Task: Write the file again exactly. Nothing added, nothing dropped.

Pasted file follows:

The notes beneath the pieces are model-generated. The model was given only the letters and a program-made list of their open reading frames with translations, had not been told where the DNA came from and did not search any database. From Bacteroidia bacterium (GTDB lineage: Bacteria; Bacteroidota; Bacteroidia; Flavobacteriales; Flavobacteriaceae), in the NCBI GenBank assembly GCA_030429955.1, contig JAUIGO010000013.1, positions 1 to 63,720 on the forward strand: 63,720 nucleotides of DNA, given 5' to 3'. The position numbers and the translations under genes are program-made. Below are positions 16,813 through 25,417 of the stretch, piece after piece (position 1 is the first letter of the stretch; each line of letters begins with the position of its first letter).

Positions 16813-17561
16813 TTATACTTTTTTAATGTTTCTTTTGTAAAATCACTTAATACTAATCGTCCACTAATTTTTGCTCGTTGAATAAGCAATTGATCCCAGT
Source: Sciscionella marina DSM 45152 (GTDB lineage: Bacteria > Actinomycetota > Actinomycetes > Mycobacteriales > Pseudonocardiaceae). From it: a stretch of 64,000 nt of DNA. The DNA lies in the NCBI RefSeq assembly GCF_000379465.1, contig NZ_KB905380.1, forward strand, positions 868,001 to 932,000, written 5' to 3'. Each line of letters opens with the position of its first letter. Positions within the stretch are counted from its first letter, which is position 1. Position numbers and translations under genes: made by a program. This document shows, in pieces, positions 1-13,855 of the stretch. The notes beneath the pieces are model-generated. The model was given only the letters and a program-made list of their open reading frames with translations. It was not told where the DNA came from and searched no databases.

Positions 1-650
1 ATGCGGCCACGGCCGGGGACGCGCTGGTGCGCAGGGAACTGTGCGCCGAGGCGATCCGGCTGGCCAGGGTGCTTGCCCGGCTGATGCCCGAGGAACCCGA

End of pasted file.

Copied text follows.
The notes beneath the pieces are model-generated. The model was given only the letters and a program-made list of their open reading frames with translations, had not been told where the DNA came from and did not search any database. From Bacteroidia bacterium (GTDB lineage: Bacteria; Bacteroidota; Bacteroidia; Flavobacteriales; Flavobacteriaceae), in the NCBI GenBank assembly GCA_030429955.1, contig JAUIGO010000013.1, positions 1 to 63,720 on the forward strand: 63,720 nucleotides of DNA, given 5' to 3'. The position numbers and the translations under genes are program-made. Below are positions 16,813 through 25,417 of the stretch, piece after piece (position 1 is the first letter of the stretch; each line of letters begins with the position of its first letter).

Positions 16813-17561
16813 TTATACTTTTTTAATGTTTCTTTTGTAAAATCACTTAATACTAATCGTCCACTAATTTTTGCTCGTTGAATAAGCAATTGATCCCAGT
Source: Sciscionella marina DSM 45152 (GTDB lineage: Bacteria > Actinomycetota > Actinomycetes > Mycobacteriales > Pseudonocardiaceae). From it: a stretch of 64,000 nt of DNA. The DNA lies in the NCBI RefSeq assembly GCF_000379465.1, contig NZ_KB905380.1, forward strand, positions 868,001 to 932,000, written 5' to 3'. Each line of letters opens with the position of its first letter. Positions within the stretch are counted from its first letter, which is position 1. Position numbers and translations under genes: made by a program. This document shows, in pieces, positions 1-13,855 of the stretch. The notes beneath the pieces are model-generated. The model was given only the letters and a program-made list of their open reading frames with translations. It was not told where the DNA came from and searched no databases.

Positions 1-650
1 ATGCGGCCACGGCCGGGGACGCGCTGGTGCGCAGGGAACTGTGCGCCGAGGCGATCCGGCTGGCCAGGGTGCTTGCCCGGCTGATGCCCGAGGAACCCGA